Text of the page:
2013 LCB potluck/Pétanque clash

This gallery contains 7 photos.

Just had our annual LCB cookout/potluck at Casa Albright.  And, following tradition, sharp elbows came out for the pétanque action.


Comings and goings at LCB


The new semester is underway and it is time to introduce a great batch of folks:

From left: Matthew Bromley, Nicole Shaw, & Andrew Vitale

From left: Matthew Bromley, Nicole Shaw, & Andrew Vitale

Matt Bromley joins the lab as Master’s student.  A Reno native, UNR alum, and decorated Army veteran, Matt is also a research assistant at DRI working on remote sensing and evapotranspiration.

Nicole Shaw is a new Master’s student working on a Great Basin conservation and landscape ecology project in conjunction with Conservation Science Partners.  Nicole enjoys family time outdoors and resides in the Lake Tahoe area.

Although he started in summer 2012, Andrew Vitale’s arrival was never trumpeted.  Yet, worthy of trumpeting it is.  Andrew comes to us with an environmental sciences degree from the University at Albany.  His Master’s research involves topoclimates and remote sensing data fusion.

We also welcome our intrepid pika-microclimate field team.  Team lead, David Fisher, comes with a freshly minted Master’s in geography from Oregon.  Alex Taylor, a recent UNR natural resources graduate, hails from the Central Sierra.

And we bid fond farewell to our undergraduate technician, Sarah Hardage.  Sarah completed her Bachelor’s in electrical engineering and now works for the department of defense at an undisclosed location.


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Profile in 2013 Tahoe Summit Report

Earlier this summer, in preparation for the recent 2013 Tahoe Summit, I was among a handful of UNR faculty to be interviewed about our research and teaching as they relate to the Tahoe Basin.  It was fun to get to talk a bit about birds, citizen science, topography and climate interactions, and our conservation motivations — even if Tahoe itself is only a small fraction of the pixels we look at.

The 2013 Tahoe Summit Report has come out and a link to the feature is below.    (Wonder if keynote speaker V.P. Al Gore read the report?)



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Project HEAT kicks off amid record setting heat wave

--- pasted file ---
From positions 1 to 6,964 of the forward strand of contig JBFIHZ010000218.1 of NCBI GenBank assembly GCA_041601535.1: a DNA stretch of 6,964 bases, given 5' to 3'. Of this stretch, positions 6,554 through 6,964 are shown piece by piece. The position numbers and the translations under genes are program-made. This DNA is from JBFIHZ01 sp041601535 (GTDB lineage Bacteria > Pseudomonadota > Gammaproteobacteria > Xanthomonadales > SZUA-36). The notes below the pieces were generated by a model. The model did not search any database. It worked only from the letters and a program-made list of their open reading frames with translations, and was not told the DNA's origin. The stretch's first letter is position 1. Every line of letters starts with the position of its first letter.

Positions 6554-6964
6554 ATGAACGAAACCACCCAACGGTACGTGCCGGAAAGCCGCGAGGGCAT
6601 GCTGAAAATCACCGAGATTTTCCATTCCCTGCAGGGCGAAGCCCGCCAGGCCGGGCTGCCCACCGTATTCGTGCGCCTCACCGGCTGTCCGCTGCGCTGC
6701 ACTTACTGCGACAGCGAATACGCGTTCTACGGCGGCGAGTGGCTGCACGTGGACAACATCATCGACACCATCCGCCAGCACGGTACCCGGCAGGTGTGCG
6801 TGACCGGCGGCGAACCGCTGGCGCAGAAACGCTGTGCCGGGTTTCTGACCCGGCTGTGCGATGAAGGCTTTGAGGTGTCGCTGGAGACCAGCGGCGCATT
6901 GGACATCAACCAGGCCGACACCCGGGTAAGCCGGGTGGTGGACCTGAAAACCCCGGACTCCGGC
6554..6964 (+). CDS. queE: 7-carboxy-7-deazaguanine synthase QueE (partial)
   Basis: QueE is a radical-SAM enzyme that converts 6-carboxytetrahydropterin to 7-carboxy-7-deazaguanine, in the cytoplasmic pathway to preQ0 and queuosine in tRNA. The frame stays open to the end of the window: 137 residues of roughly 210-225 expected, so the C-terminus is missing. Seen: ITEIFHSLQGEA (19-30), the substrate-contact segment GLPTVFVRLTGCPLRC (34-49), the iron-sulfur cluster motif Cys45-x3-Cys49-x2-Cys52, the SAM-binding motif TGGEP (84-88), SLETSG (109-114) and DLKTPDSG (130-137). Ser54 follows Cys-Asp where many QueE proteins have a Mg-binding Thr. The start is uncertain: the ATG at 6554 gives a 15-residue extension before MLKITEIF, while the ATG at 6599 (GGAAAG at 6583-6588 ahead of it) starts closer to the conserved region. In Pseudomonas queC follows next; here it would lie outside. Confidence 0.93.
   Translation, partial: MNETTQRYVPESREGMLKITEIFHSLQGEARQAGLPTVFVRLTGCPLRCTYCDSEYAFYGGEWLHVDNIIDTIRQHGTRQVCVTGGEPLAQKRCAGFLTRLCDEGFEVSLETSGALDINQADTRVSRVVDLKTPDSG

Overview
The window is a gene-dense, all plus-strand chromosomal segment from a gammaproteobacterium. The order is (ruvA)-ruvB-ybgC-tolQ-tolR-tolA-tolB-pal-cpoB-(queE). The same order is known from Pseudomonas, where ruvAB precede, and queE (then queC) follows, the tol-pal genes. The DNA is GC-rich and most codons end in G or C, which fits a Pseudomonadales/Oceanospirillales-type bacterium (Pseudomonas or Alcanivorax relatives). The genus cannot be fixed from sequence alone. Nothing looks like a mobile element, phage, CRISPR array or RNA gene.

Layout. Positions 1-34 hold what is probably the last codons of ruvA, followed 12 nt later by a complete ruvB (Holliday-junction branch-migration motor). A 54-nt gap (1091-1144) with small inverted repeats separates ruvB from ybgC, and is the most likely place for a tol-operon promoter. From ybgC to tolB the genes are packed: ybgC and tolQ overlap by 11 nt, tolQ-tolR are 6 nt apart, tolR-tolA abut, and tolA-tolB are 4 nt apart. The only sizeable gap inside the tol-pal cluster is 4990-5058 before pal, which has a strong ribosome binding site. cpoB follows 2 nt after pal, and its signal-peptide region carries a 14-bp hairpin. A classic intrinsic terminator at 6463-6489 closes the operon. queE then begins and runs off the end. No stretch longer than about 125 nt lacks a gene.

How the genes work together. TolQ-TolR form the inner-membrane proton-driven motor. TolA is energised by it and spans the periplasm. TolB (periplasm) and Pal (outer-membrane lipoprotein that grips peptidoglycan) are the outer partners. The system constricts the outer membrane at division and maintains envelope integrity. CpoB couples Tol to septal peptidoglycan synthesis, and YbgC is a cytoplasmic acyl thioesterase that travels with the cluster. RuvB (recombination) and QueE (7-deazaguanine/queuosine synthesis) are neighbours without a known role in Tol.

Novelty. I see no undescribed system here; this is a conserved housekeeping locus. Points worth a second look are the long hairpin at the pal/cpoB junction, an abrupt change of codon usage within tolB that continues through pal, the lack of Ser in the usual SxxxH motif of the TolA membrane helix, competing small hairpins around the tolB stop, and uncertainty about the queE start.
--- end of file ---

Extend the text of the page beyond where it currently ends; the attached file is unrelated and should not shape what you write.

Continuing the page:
Project HEAT logo

Design: Giancarlo Sadoti, Tom Albright/UNR

Today we welcomed 21 students participating in the Dean’s Future Scholars (DFS) program for a 2-week workshop we organized with the Raggio Research Center (RRC).

Dubbed Project HEAT (hot environments, animals, and temperature), the workshop will provide students hands-on scientific experiences organized around the theme of temperature: How temperatures vary in space in time, why temperature matters for animals and humans, how they cope with extreme temperatures, and the various ways scientists measure and analyze temperature data.  Fittingly, the workshop began as Reno (and much of the Western US) experienced record-setting heat.  We were mostly inside today.  However, the students did get to experience the heat later in the afternoon as they practiced GPS navigation, which we’ll need later in the workshop when students carry out their own mini research projects involving micro temperature sensors.

Slated to run for the next three summers, the workshop is the centerpiece of the educational component of our NASA-funded Desert Birds New Investigator project that began earlier this year.  Its all hands on deck at LCB for this workshop and it is great to also be working with DFS as well as with Jacque Ewing-Taylor and our outstanding graduate research assistant Kerry Howard.


Project HEAT participants celebrate finding a geocache as they learn about GPS navigation. Photo: Tom Albright/UNR.
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LCB is now on Twitter

Follow us @AlbrightLCB https://twitter.com/AlbrightLCB

Not on Twitter yet?  Probably a good idea to join: http://twitter.com